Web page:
Worldwide approximately 220 million individuals are affected by diabetes - the fastest growing chronic disease in the world. In Australia it is estimated that 1.7 million individuals (diagnosed and undiagnosed) die from diabetes, making it the sixth leading cause of death in the country, killing 1 in 13 of the population.
The disease which is also known as juvenile diabetes affects 10% of all sufferers, and per person the cost of treatment over a lifetime is approximately $1 million.
Professor Bob Elliott, who has spent over 5 decades investigating the disease, explained:
"In Australia the incidence of Type 1 diabetes has doubled over the last 20 years. This is a very worrying and perplexing trend. Australia is now where Finland was 15 years ago."
The worst prevalence of Type 1 diabetes is in Finland, where 50 individuals per 100,000 under the age of 15 years are affected with the disease.
The majority of individuals who suffer with the disease need to inject themselves multiple times a day in order to maintain the right balance of blood glucose levels. However, 1 in 5 sufferers develop a complication of diabetes called unaware hypoglycemia. This complication fails to trigger the secretion of epinephrine which generates the characteristic symptoms of hypoglycemia that warn a patient when blood sugar levels have dropped. This can be extremely dangerous for the patient if for example, they are driving a car. Hypoglycemia unawareness is accountable for up to 8% of deaths as well as several complications related to the disease.
For some diabetes patients there is the possibility of having a procedure called islet transplantation, in which islets are taken from the pancreas of a deceased organ donor and transplanted into the patient in order to get their pancreas to secrete more insulin, however, the risk of rejection is high. This procedure also requires immuno-suppressant medications which cost around $250,000 per treatment, and can have unpleasant and dangerous adverse effects.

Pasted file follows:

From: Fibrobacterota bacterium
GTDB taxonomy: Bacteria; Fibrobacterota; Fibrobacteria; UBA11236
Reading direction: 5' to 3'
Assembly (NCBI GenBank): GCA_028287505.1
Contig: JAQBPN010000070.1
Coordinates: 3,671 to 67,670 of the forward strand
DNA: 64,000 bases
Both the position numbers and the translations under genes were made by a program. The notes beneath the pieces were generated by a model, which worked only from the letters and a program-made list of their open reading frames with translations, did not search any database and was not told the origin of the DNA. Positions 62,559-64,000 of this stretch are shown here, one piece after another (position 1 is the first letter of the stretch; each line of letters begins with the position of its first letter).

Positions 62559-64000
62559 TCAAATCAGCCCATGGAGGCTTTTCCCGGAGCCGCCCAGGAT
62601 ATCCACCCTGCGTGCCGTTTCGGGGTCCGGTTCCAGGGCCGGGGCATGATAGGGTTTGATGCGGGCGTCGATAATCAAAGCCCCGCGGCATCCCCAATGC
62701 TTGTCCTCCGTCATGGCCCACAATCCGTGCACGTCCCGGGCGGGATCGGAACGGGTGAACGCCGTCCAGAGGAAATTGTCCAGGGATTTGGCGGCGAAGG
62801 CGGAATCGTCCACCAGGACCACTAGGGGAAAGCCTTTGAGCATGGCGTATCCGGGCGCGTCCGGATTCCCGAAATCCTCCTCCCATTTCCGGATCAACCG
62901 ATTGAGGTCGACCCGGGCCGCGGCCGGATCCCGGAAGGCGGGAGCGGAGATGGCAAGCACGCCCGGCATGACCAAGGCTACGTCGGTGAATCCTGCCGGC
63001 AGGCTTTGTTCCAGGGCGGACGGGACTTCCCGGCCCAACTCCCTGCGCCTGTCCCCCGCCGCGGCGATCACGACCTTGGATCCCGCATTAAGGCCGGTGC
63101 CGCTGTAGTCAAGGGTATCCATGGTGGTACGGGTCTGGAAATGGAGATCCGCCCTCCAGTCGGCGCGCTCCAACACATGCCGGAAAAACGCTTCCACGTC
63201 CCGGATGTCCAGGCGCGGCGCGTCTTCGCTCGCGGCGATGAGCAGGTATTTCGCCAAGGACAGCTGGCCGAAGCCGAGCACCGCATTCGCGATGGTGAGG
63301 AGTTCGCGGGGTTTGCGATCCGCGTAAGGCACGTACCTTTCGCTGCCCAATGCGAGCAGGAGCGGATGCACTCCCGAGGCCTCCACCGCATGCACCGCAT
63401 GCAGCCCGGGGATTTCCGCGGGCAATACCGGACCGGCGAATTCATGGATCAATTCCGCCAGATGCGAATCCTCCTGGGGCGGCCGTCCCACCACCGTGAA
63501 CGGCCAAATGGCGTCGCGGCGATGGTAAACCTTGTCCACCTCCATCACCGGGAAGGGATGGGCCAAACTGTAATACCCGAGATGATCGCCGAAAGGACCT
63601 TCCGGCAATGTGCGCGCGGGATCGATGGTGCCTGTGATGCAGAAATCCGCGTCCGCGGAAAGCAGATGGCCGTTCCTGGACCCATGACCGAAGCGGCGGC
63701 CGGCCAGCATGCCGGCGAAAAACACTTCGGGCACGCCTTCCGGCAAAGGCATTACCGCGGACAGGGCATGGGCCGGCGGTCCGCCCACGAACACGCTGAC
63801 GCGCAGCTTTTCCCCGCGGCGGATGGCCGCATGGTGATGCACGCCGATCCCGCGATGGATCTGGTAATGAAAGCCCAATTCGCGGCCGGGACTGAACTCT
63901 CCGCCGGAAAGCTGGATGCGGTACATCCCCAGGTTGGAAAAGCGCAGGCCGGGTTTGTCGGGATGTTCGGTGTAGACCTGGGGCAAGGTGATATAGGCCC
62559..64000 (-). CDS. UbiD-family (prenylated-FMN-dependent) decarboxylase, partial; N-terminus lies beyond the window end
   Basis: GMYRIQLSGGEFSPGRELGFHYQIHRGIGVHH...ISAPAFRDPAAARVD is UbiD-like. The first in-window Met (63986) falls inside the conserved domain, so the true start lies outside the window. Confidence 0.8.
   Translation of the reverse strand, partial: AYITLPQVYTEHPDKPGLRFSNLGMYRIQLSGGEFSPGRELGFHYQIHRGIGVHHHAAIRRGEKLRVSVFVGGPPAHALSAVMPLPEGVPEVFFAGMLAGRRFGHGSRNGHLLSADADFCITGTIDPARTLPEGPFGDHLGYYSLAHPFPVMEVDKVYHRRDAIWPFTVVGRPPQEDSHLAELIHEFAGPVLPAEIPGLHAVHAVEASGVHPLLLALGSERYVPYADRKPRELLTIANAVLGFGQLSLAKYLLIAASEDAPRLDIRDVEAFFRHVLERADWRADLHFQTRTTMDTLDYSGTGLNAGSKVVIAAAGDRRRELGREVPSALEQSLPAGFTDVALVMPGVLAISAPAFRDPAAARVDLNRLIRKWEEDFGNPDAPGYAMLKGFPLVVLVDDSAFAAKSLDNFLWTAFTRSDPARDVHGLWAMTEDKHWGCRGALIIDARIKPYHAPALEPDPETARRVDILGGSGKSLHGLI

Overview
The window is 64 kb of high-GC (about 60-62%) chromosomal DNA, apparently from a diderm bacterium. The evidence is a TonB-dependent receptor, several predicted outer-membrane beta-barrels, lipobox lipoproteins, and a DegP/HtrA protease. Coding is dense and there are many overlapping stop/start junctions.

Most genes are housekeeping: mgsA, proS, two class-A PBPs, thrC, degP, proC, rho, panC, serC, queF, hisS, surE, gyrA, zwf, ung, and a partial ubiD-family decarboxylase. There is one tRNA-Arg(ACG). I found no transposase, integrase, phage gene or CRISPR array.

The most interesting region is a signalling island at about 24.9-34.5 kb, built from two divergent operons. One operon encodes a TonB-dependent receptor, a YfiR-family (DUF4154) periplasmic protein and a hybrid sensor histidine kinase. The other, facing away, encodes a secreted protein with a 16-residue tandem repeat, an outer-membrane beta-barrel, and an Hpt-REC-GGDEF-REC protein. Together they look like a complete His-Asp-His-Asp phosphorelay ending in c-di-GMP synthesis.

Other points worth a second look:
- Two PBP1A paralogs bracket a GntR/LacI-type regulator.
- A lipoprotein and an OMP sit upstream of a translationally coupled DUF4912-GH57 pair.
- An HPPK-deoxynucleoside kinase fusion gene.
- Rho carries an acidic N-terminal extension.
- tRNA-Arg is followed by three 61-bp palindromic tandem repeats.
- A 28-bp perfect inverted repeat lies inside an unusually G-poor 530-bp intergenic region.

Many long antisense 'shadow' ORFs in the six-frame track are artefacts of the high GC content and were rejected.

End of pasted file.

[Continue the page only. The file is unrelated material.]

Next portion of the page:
Prof. Elliott said:
"These procedures that are inherently difficult and there are question marks about their long-term effectiveness and cost/benefit."
Instead, Professor Elliott is supporting a break through novel cell implant treatment called DIABECELL® . The new implant therapy aims to reduce the need for regular injections and constant monitoring of blood glucose levels by helping to restore the regulation of insulin to near-normal levels.
The company, Living Cell Technology has developed a way of implanting pancreatic islet cells from pigs through a simple keyhole surgery in order to generate a self-regulating source of insulin in the patient's body. The pigs used for islet cells are not like other pigs that carry viruses and bacteria as they are biocertified pathogen-free. The heard was rescued from the remote Auckland islands and have effectively been in quarantine for the last 200 years. The company was founded by Prof. Elliott where he is Medical Director.
Prof. Elliott says:
"What this means is that the procedure can be achieved without the use of immuno-suppressive drugs which is a world first."